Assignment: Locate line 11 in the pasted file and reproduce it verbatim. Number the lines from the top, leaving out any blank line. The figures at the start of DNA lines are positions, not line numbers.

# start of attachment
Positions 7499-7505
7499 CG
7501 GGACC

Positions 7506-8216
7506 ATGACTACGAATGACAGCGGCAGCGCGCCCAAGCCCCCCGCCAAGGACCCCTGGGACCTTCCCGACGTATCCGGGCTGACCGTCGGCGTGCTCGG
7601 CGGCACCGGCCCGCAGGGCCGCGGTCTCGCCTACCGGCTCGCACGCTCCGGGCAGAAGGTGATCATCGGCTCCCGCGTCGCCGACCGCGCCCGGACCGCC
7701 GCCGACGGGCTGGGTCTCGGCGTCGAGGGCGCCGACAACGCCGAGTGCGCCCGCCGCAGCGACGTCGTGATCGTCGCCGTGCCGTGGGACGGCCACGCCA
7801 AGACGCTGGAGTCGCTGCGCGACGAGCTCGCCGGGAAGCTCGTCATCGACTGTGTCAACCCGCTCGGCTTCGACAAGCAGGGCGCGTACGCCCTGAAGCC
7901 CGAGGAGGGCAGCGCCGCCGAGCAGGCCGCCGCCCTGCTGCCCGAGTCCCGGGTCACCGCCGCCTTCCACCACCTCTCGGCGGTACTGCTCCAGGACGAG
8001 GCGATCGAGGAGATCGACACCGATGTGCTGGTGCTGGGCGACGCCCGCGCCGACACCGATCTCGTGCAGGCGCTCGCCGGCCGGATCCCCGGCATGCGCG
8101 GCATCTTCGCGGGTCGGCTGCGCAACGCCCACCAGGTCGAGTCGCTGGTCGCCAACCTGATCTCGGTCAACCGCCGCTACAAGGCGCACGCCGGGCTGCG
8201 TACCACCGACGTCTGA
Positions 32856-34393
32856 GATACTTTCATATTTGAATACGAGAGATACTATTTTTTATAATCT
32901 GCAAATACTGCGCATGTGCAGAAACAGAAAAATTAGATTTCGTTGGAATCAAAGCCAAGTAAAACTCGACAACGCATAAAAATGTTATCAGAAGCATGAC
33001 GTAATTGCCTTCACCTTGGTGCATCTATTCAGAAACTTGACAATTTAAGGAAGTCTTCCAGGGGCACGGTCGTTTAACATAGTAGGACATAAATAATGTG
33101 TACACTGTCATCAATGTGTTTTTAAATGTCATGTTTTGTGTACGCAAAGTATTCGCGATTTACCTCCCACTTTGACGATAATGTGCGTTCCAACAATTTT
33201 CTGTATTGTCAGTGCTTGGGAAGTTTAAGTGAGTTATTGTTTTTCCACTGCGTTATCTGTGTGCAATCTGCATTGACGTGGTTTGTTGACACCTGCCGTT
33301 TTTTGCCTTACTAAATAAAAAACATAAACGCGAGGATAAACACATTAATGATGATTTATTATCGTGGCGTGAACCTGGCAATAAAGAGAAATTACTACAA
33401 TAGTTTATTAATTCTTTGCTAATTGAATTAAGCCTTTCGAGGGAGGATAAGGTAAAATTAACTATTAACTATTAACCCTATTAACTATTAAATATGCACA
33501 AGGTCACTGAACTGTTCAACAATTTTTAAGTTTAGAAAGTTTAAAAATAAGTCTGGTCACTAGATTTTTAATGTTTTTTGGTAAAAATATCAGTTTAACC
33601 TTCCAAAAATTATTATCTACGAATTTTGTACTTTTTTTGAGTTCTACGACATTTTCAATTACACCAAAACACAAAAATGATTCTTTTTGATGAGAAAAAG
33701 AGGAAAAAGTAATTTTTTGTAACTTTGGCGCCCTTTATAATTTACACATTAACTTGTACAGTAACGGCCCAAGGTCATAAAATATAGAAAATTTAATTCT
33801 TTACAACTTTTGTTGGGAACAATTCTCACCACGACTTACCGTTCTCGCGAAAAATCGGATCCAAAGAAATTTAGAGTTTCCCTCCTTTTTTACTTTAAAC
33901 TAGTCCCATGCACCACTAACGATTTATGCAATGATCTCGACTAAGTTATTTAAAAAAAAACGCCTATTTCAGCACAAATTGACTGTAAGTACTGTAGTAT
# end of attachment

8101 GCATCTTCGCGGGTCGGCTGCGCAACGCCCACCAGGTCGAGTCGCTGGTCGCCAACCTGATCTCGGTCAACCGCCGCTACAAGGCGCACGCCGGGCTGCG